Since the decision was made there have been major improvements in DC technology and many engineers are now convinced that long-distance high-voltage AC transmission will soon be supplanted by direct current. The recent development of the world’s first high voltage direct current circuit breaker serves to support this belief. This was a major step forward in direct current technology as it allows a fully interconnected DC system. It is now probable that the 400kV line will never operate at 400kV.
Under the electricity reforms and the market regime I believe many opportunities for improving the system and reducing costs have been ignored, because many of the people making the decisions have been economists who did not understand that power systems were not at all like the markets that they were familiar with.
The effective demise of ripple control is a case in point. Thirty years ago, all electric water heaters were controlled by local power boards (who purchased bulk power from the New Zealand Electricity Department) and the ripple control systems ensured that the load on a peak demand day was virtually steady from about 8AM to 9PM. The savings in transmission, distribution and generation were huge. Electricity reforms left these lines companies in charge of the ripple injection system with the ripple relays open to ‘competition’. Regulators also made the Transpower charges ‘pass through’ to the lines companies thus depriving them of any financial incentive for the lines companies to manage the consumers’ demand.
New Zealand demand now peaks between 7am and 8am, and then drops significantly before increasing to a maximum at around 6pm. In all probability, the system peak is between 200MW and 400MW greater than needs to be. For this, the consumer pays dearly.
An argument for ripple control
A further problem is that many influential people blindly assumed that ‘smart meters’ would supersede ripple control and take over control of hot water and other appliances. To my knowledge, this has never happened. Instead, the ripple control systems have been steadily run down and are now used much less than previously, even though the potential for the control of consumers’ water heaters and other loads that can be switched off without the consumer noticing, is enormous.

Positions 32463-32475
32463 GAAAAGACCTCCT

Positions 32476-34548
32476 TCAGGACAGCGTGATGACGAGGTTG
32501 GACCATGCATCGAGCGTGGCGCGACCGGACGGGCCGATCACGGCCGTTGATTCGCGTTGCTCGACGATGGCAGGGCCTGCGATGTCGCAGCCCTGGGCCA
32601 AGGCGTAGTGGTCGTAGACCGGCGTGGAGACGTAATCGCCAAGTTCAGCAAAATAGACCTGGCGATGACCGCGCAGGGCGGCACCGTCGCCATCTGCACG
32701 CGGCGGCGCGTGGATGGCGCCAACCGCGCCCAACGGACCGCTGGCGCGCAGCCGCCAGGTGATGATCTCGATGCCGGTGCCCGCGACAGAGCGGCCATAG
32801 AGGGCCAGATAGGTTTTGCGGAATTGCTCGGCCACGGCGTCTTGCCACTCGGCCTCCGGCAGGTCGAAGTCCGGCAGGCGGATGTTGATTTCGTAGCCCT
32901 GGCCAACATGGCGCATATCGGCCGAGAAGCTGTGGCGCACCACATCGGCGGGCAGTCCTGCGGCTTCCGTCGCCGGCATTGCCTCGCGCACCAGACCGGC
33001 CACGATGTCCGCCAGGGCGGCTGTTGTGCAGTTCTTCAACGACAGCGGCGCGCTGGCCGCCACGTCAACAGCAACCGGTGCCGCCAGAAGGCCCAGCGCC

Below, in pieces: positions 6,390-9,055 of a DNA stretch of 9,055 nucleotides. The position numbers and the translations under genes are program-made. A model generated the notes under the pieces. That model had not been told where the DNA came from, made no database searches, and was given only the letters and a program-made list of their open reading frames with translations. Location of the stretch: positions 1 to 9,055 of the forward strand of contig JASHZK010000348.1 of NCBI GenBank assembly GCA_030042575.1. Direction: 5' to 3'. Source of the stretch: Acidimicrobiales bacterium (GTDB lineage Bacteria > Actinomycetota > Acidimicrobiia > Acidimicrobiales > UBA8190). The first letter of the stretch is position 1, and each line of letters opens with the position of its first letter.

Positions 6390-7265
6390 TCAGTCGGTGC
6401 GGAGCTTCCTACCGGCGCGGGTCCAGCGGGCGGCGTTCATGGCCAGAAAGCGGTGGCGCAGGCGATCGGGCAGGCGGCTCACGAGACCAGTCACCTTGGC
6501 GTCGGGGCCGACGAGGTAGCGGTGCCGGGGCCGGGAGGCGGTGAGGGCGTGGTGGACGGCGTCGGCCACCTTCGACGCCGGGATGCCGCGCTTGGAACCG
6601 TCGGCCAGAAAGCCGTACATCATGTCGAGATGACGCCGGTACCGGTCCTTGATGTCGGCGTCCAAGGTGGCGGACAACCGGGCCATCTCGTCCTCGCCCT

Using low-frequency radio, a new technology, it is possible to control all the water heaters in the country or any single water heater. These radio transmitters will also cost much less than conventional ripple injection systems that are much less versatile.
With a radio system, Transpower could shut down all water heaters in the event of a system emergency such as a loss of generating plant or simply to avoid having to run a large amount of spinning reserve just in case there was a short-term problem with generation or transmission.
The retailers could manage their consumers’ loads when they were purchasing on the spot market and thus reduce costs to the consumer. The lines companies could manage loads on their system or on any feeder whenever they needed to. The annual benefit to the consumer if all these were implemented would probably run into hundreds of millions of dollars.
So, in summary, we have a power system that is far from optimal because of poor decision-making in the past and because the economists who manage the market have never understood the electricity system.
No one seems to want to look at the system from the point of view of the consumer. If this had been the objective from the start, I believe we would have paid billions of dollars less for our generation and today have a system designed to deliver power efficiently and reliably at the least cost.